Henry's brother Pete considers the value of being 'feral' from his perspective, drawing on his practice as a social worker
As Henry’s brother, my “back story” is very similar to his, namely treading the academic treadmill of grammar school with “O” followed by “A” Levels followed by university – terminology that shows my age if nothing else! – in a family where we and our Mum were regular C of E worshippers and our Dad was a regular member of the local Quaker Meeting...
I recently used Henry’s “Feral Christian” Paper as a discussion document at our recent Franciscan group meeting. The mere introduction of the concept seemed to provoke strong negative thoughts right from the outset. One member had come armed with a print-off from an American website by Dr.Jeff Myers, President of Summit Ministries, belittling “feral Christians” but written from the standpoint of “an educator and entrepreneur”.
I don’t know if I have gone off at a tangent or missed a point or merely revisited and rehearsed age-old musings but I have enjoyed reflecting on feral spirituality...
I’m a vicar who has worked in a beautiful part of northern England for over two decades. Every year I am required to take part in a ministerial development review (MDR), when I meet with either my local Bishop or Archdeacon. It’s an opportunity to talk about my progress in ministry, how my work is going, and who I am beyond parish life. Usually, it’s a helpful and painless process, but it does involve filling in forms. Fair enough. However, when you get to the end of the form, you are asked to come up with some priorities, as well as review progress on your priorities from last time....
When I began training for the priesthood the Church was still unwilling to accept women into this ministry. As a member of MOW (Movement for the Ordination of Women) we marched, raised our voices and eventually fought our way into the church. It had been a struggle for me in other ways too; not only was I a woman but a divorced one at that. Oh dear, the hoops I had to jump through but eventually I was accepted as an ordinand....
On holiday a few years ago I read a book by George Monbiot who writes for The Guardian on environmental matters. In it he makes an eloquent plea for the re-wilding of some of our moorland areas. But what drew me was the book’s title: Feral. I wasn’t sure why I was drawn in until I read his definition of ‘feral’ as being “in a wild state, especially after escape from captivity or domestication.” And then the lights came on....
I often go into Church buildings. They are usually calm, tranquil environments in which to reflect and/or meet and relate to other people - a social and spiritual space. Here can be found God and prayer. I spend significantly more time in other spaces and buildings which would be classified as 'secular'. They can also be peaceful and calm places to reflect and meet other people - a place to explore both oneself and others. Here can be found God and prayer and in this context I would also classify them as 'spiritual' places...
They say familiarity breeds contempt, but that’s too blunt a claim. Familiarity can also nurture love and nuance and wisdom. In the life of the regular churchgoer, a growing and reinforced familiarity with scripture and liturgy can foster depth and thoughtfulness, which – goes the theory – find an ever deeper expression in the world beyond the church...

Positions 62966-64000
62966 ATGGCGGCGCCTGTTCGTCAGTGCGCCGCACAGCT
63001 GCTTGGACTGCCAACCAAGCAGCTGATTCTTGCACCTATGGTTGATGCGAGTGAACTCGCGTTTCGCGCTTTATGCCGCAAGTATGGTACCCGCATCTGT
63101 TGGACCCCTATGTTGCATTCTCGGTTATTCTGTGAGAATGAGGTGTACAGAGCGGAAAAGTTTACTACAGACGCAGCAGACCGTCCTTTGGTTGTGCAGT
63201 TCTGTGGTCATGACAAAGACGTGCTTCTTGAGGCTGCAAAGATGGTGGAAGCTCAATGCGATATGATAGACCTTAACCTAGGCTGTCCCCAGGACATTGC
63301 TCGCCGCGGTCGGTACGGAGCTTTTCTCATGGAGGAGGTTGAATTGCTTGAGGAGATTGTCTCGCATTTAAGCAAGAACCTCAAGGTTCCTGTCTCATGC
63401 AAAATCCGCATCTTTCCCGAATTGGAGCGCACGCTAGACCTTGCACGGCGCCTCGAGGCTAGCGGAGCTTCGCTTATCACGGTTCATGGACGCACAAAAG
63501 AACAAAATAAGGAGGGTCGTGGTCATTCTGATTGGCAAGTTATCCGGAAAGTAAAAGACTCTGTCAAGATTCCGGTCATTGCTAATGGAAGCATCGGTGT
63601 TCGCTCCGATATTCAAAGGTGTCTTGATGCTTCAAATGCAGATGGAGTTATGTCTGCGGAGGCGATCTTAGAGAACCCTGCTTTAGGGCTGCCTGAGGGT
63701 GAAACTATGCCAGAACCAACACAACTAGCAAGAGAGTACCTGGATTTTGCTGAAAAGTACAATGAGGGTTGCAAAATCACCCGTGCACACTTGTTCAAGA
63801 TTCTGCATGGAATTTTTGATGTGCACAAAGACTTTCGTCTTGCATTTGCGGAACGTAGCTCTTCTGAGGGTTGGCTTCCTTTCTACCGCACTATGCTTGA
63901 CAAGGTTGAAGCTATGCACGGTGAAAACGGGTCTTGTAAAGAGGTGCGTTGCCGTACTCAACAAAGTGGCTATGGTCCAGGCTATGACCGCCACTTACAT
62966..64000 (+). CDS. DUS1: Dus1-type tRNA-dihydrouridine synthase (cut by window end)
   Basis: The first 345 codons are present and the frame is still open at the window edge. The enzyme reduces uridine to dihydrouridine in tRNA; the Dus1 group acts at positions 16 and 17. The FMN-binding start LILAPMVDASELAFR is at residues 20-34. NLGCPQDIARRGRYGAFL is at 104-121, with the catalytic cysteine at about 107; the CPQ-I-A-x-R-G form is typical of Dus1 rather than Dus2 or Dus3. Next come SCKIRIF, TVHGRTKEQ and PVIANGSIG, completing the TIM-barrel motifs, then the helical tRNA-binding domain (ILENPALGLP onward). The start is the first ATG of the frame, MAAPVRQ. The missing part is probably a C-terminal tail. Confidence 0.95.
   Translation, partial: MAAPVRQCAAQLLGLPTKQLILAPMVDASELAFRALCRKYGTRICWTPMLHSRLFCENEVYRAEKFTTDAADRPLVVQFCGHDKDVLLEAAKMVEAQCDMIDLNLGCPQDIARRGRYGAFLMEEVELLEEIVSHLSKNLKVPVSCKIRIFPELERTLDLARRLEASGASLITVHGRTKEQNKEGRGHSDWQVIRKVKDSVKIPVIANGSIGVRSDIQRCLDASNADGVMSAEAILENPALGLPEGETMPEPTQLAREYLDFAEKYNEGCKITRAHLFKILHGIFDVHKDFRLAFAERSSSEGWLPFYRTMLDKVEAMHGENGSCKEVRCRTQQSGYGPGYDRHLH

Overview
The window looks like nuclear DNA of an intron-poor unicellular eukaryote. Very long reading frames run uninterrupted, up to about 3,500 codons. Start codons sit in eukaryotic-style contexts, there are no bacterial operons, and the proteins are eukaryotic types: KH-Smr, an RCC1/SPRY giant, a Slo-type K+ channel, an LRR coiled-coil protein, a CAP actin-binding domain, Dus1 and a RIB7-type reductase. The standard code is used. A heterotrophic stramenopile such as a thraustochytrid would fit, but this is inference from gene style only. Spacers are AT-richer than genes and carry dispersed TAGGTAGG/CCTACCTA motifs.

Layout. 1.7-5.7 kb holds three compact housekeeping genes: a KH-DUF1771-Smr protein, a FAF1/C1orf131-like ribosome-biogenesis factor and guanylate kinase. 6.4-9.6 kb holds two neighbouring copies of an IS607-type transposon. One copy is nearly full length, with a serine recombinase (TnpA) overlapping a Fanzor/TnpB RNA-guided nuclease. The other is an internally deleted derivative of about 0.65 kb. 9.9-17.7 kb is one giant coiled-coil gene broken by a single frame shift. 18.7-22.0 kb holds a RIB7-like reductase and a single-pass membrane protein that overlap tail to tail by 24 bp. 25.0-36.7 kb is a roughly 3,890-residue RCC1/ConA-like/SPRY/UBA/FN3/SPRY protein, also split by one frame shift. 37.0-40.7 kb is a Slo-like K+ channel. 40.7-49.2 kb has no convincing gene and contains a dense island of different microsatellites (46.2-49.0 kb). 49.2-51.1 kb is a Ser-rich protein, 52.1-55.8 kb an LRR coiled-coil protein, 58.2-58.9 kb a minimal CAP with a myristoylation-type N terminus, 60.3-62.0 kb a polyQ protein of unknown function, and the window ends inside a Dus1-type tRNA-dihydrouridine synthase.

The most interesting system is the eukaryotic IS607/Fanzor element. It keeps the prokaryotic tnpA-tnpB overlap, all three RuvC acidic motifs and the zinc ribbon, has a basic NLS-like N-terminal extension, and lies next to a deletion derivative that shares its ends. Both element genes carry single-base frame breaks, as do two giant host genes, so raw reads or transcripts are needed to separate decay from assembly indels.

The word ‘feral’ was initially a seed sown through conversations with Henry Morgan. My sense of being a ‘boundary-dweller’ through much of my ordained ministry as a parish priest, and as a spiritual director/mentor, persisted up to and beyond my retirement from full time ministry. My sense of person-centred vocation, in which I sought to recognise Christ amongst those I lived with, frequently felt to be increasingly at odds with the thinking and planning of the institutional Church. This is not a criticism of any particular individuals, but what I perceived to be a growing trend towards a management strategy that became more concerned with the institution’s own ‘salvation’ rather than the ‘care of souls’.
I suppose I took my first steps in being feral many years ago when I was a curate in my first parish and I took “Oh Sod It” days at times other than my day off just to get away and just BE. It might be going for a picnic or wandering a city centre: I would just get up knowing that I couldn’t face being dutiful that day...
There is little understanding amongst the christian community of the need that drives (or leads?) someone to the fringes of orthodox Christian community. For myself, a Christian of nearly 40 years and, for much of that time, an ‘upstanding member of the community’, I have found it surprising to discover the need for a more meaningful faith has led me away from the church. It seems that there came a point where it was impossible not to explore a spiritual path that was off the main highway...
A feral animal is one not now owned or controlled by anyone having returned to an untamed state from domestication. In human terms, it might be someone "abandoned by – or escaped from – society", "living outside the mainstream", "beyond the control of rules, regulations and accepted norms."...
"To my knowledge he never identified himself as practising feral spirituality, but I think the idea would have appealed. It was partly the closed and blinkered nature of the institutional Church that drove him and a handful of other young priests (along with their partners and wives) in the late 1950s to break with career expectations and prioritise simply living out Christian values in workplaces and working class communities, and seeing where the journey would take them."